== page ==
West Indian Immigration to the United States (1900- )

Immigrant Women from the West Indies Arriving at Ellis Island, ca. 1900 (New York Public Library)

The history of West Indian immigration can be traced back to the 17th century when enslaved Africans from Barbados, Jamaica, and Antigua were brought to the British North American colonies to work on plantations. The Haitian Revolution (1791-1804) sparked another wave of immigration with thousands of former enslaved people and escape enslaved refugees relocating to New Orleans, Charleston, Savannah, Norfolk, Baltimore and New York.

West Indian Immigrants in Boston (Globalboston.bc.edu)

After the American Civil War West Indian emigration to the U.S. grew significantly.  The first wave of large-scale migration occurred between 1881 and 1915, when more than 250,000 most male laborers migrated first to Central America to help build what would eventually become the US-sponsored Panama Canal. Upon completing their work, many of these workers came to the United States.  By 1930, an estimated 100,000 Black migrants from the Caribbean (used here interchangeably with West Indian) were living in the United States, mostly in New York, South Florida, and Massachusetts. Prominent early 20th century West Indian immigrants include comedian Bert Williams (Bahamas) black nationalist and Pan Africanist leader Marcus Garvey (Jamaica); Harlem Renaissance Writer Claude McKay (Jamaica), Historian and Bibliophile Arturo Alfonso Schomburg (Puerto Rico) and Harlem mobster, Stephanie St. Clair (Martinique).

Map Showing Carribbean Immigrant centers in the U.S. 2019 (Migration Policy Institute)

While many people are familiar with the Great Migration of African Americans from the South to Northern cities after 1915, less well known is the parallel movement of people of African ancestry from the West Indies.  This included people from the British colonies of Jamaica and the Bahamas, French colonies such as Martinique, independent nations such as French-speaking Haiti and Spanish-Speaking Cuba and the Dominican Republic. Puerto Ricans and U.S. Virgin Islanders already technically U.S. citizens, augmented these numbers. These emigrants, like the Southern migrants, sought jobs in Northern factories in the period between 1915 and 1940.  That migration accelerated during World War II, driven by demands for defense plant workers, and continued into the post-World War II period. During the immediate post-World War II period, for example American companies across 1,500 localities in 36 states sought thousands of “W2” or contract workers from the Bahamas, Jamaica and Barbados. It is estimated that about 50,000 English-speaking West Indians alone settled in the country between 1941 and 1950.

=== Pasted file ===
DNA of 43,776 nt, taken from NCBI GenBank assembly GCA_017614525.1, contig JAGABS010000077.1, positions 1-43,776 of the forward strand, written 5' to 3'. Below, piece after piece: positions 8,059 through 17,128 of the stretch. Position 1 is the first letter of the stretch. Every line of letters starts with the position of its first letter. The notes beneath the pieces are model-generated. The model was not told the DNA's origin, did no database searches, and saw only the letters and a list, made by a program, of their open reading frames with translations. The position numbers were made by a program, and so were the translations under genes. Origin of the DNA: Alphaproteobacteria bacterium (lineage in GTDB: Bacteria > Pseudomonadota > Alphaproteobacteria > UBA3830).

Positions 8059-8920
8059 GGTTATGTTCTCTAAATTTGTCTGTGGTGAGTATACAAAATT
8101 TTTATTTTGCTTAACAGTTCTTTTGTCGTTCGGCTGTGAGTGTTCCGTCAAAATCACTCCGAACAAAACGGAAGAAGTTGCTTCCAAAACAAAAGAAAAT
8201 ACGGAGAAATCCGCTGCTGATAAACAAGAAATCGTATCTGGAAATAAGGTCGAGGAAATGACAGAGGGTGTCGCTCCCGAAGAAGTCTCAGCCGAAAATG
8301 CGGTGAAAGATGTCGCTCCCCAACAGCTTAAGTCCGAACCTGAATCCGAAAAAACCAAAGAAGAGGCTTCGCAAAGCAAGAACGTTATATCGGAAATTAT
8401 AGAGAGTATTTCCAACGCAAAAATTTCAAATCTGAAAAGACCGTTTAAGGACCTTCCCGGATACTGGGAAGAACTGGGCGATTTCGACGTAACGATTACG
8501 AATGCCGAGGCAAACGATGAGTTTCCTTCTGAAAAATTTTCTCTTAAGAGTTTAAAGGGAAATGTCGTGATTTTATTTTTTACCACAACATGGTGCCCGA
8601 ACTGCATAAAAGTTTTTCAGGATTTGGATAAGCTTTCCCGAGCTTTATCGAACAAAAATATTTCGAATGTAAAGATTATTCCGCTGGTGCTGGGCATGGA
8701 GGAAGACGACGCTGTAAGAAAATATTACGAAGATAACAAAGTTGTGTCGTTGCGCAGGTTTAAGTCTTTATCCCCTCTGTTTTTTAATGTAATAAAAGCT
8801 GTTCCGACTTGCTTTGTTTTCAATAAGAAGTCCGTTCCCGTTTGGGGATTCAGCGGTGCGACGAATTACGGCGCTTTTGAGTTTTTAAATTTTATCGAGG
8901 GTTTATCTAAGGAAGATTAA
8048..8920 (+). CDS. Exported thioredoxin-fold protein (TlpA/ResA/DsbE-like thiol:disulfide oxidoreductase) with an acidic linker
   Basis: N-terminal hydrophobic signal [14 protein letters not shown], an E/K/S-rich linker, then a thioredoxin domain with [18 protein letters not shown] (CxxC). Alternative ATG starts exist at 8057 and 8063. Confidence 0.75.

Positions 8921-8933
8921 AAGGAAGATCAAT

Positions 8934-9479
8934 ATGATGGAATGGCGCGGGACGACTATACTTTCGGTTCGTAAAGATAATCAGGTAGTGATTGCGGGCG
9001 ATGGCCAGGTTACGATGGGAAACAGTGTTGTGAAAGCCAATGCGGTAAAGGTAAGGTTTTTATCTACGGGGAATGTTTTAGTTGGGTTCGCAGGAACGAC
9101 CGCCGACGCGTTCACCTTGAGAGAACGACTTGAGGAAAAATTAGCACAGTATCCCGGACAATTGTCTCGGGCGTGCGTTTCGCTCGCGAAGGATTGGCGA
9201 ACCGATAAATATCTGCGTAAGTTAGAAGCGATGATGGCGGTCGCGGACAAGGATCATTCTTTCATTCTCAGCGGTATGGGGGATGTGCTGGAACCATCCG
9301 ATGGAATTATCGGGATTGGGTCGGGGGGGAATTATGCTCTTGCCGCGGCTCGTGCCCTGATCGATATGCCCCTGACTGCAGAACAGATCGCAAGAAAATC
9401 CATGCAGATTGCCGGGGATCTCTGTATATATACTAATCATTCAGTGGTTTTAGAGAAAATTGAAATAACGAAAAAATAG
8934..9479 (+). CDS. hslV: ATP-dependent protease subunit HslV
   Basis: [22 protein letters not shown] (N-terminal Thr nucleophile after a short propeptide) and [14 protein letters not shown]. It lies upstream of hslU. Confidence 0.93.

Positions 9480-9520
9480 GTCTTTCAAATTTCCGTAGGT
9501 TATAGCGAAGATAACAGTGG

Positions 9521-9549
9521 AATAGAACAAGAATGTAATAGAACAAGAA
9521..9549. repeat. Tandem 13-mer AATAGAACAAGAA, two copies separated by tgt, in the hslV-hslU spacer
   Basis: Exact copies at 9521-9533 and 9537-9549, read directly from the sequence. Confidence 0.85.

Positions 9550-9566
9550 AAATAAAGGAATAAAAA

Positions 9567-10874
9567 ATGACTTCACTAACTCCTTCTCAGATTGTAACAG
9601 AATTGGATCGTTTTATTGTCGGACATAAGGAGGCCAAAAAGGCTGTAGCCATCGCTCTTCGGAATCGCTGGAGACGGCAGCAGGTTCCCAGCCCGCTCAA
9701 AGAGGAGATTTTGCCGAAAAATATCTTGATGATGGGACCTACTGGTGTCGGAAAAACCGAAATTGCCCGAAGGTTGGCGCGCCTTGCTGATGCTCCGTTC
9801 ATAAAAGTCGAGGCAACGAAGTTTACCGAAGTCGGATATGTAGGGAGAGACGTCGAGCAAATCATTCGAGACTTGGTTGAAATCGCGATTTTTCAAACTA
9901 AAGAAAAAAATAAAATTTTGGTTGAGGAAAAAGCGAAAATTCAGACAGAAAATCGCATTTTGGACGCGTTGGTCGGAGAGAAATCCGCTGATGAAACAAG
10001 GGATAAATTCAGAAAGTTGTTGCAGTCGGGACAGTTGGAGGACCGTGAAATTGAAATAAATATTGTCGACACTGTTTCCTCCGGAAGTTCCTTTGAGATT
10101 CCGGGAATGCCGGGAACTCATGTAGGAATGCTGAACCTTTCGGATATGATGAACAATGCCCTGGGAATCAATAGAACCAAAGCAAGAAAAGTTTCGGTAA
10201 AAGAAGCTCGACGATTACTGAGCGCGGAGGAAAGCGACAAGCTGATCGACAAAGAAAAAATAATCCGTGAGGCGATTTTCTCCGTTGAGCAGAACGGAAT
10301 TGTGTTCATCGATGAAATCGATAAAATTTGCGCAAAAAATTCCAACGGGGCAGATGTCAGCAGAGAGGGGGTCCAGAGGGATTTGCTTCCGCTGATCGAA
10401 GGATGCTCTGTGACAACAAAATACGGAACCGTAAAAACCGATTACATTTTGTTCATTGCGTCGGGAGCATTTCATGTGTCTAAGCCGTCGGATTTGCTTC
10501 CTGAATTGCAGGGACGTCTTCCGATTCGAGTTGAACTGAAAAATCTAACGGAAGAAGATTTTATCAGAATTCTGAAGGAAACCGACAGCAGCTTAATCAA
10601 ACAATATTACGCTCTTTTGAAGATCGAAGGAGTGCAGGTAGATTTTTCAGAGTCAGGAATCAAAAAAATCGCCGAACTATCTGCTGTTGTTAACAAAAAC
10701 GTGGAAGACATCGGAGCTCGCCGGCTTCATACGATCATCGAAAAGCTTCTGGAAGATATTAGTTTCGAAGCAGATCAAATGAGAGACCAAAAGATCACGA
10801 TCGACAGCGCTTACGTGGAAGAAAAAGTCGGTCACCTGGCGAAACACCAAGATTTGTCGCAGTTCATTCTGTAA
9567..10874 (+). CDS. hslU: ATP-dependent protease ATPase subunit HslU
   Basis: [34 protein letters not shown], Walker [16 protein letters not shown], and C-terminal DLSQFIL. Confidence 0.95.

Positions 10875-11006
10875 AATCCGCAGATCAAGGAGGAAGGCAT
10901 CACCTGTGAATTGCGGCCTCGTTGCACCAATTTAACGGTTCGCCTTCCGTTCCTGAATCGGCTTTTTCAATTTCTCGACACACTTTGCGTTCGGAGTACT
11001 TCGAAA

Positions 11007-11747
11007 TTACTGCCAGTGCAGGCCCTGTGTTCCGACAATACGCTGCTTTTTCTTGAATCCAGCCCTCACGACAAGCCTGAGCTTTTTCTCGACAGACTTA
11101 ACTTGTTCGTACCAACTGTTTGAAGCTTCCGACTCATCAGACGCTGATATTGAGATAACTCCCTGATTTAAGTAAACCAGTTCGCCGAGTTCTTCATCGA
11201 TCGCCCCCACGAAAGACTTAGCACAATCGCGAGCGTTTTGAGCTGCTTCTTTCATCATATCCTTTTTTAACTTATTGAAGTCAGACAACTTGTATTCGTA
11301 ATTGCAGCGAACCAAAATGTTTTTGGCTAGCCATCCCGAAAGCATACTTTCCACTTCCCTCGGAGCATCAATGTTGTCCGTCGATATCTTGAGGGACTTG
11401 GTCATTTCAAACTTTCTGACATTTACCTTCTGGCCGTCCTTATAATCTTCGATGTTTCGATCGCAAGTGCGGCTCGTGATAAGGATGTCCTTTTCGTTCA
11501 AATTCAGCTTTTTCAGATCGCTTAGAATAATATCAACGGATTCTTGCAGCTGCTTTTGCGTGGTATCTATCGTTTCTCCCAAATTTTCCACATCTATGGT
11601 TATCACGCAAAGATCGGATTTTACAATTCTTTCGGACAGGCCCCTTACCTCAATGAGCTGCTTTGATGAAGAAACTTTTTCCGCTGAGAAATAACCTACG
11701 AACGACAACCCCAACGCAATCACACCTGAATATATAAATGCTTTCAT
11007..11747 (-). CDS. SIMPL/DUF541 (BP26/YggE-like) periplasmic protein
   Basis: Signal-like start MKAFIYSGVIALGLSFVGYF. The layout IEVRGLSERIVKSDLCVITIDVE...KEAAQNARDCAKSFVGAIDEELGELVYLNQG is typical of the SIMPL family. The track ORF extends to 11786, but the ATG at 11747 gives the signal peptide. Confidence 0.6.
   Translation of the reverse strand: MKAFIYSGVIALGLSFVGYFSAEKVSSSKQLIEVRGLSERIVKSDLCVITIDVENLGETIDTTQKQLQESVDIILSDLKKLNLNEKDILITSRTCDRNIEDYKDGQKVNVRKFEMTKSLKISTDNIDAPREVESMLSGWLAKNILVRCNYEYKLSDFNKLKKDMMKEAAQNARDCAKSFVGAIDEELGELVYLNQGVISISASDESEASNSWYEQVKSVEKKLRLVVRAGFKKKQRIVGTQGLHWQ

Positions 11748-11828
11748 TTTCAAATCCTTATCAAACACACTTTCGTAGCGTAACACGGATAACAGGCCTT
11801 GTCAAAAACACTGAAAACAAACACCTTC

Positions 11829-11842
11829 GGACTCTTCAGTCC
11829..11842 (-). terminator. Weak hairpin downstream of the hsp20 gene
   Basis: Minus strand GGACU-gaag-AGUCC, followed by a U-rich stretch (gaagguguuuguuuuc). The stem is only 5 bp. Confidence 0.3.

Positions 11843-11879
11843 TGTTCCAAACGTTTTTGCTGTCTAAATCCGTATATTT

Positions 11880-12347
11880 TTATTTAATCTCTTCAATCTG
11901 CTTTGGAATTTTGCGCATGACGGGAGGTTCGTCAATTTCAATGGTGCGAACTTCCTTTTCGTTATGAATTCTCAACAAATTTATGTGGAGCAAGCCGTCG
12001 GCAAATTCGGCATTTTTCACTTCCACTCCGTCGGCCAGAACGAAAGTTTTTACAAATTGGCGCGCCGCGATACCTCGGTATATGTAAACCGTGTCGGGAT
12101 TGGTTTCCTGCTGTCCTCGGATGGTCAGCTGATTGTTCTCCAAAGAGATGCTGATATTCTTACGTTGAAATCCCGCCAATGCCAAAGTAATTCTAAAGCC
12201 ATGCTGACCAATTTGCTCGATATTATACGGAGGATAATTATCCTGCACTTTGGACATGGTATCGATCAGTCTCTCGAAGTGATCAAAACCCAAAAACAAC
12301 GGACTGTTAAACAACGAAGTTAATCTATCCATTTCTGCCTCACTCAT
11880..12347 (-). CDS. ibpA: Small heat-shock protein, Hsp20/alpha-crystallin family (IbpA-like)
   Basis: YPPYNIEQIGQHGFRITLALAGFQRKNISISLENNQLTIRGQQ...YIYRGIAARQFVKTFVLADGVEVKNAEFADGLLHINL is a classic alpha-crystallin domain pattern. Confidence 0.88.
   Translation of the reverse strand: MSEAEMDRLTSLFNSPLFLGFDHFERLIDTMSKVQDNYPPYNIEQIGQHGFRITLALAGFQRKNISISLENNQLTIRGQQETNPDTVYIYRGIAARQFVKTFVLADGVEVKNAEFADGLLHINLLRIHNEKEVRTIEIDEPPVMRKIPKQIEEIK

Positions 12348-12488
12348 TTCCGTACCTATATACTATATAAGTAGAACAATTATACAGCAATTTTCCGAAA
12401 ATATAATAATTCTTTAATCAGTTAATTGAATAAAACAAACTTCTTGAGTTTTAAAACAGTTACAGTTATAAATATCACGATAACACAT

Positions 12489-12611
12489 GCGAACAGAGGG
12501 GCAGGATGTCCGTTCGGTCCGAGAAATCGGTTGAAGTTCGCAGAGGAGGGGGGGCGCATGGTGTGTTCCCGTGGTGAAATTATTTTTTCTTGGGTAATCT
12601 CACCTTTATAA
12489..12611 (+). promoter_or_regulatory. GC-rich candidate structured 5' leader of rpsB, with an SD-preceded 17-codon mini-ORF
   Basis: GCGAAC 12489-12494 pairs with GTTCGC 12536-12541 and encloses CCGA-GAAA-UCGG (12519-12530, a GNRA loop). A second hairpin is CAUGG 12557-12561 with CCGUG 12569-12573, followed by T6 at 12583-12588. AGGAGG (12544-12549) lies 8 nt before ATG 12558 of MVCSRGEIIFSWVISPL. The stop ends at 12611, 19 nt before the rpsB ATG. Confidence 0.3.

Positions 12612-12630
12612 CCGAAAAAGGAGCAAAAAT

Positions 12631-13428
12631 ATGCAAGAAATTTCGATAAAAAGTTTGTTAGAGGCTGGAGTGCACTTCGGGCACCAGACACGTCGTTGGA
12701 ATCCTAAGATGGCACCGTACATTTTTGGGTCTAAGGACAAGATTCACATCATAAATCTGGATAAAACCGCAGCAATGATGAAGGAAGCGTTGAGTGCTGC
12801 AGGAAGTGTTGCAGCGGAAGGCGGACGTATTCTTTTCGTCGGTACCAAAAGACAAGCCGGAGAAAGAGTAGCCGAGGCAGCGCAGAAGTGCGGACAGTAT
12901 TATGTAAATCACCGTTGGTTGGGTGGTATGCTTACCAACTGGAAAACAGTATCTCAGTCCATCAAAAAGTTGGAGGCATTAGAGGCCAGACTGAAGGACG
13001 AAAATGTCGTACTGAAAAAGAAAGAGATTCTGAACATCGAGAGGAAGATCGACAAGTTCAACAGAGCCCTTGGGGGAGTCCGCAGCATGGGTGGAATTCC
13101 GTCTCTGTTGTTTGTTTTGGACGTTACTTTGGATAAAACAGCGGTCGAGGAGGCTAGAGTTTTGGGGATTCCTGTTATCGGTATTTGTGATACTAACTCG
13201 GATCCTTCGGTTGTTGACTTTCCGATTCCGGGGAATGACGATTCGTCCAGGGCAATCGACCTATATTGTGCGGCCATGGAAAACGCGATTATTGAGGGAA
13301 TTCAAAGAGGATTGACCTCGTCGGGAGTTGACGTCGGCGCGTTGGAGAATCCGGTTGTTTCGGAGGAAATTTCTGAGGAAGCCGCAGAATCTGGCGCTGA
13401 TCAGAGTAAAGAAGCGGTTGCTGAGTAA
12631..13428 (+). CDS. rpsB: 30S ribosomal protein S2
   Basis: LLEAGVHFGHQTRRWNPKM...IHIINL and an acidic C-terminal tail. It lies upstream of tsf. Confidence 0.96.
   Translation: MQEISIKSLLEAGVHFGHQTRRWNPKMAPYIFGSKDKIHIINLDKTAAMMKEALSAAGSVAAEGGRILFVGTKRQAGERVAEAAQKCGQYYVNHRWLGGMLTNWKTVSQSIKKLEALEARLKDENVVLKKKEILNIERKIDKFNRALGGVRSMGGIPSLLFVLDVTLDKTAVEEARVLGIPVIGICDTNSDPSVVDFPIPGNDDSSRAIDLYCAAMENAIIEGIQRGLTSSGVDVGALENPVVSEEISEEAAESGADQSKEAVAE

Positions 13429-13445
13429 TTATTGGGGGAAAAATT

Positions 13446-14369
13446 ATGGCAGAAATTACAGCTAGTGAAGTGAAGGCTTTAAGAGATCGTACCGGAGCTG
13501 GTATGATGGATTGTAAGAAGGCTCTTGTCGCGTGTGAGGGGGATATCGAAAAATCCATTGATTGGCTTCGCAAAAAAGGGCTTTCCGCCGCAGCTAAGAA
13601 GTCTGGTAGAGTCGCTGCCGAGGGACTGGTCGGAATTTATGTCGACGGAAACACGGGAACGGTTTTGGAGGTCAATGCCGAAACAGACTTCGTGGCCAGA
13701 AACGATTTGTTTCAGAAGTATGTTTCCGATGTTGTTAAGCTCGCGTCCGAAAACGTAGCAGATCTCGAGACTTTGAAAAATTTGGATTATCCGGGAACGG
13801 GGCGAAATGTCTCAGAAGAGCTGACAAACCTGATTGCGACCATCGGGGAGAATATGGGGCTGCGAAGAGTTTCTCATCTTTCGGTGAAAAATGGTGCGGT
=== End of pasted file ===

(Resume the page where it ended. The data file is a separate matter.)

Major immigration reform in the form of the Immigration and Naturalization Act of 1965 for the first in U.S. history allowed entrance into the nation based on needed skills rather than region of origin. As a consequence, immigration from the Caribbean grew dramatically. By 2001, an estimated 2.9 million West Indian immigrants resided in the United States. These immigrants and their descendants created vibrant communities in New York, Boston, Philadelphia, Miami, and Los Angeles.

In 2005, California Congresswoman Barbara Lee introduced a bill to designate June as Caribbean Heritage Month to “celebrate the contributions of millions of Caribbean Americans to the United States since the inception of the country.” Notable West Indian first and second-generation immigrants include U.S. Vice President Kamala Harris, U.S. Secretary of State Colin Powell, award-winning actor and director, Sir Sidney Poitier, entertainer and humanitarian Harry Belafonte Jr, political activist Stokely Carmichael (Kwame Toure),. entertainer Wyclef Jean, professional athlete Carmelo Anthony, and former Utah Republican Congresswoman Mia Love. Today, the Caribbean remains the largest region of birth (45.6%) for Black immigrants who in 2020 made up 1.3% of the total US population.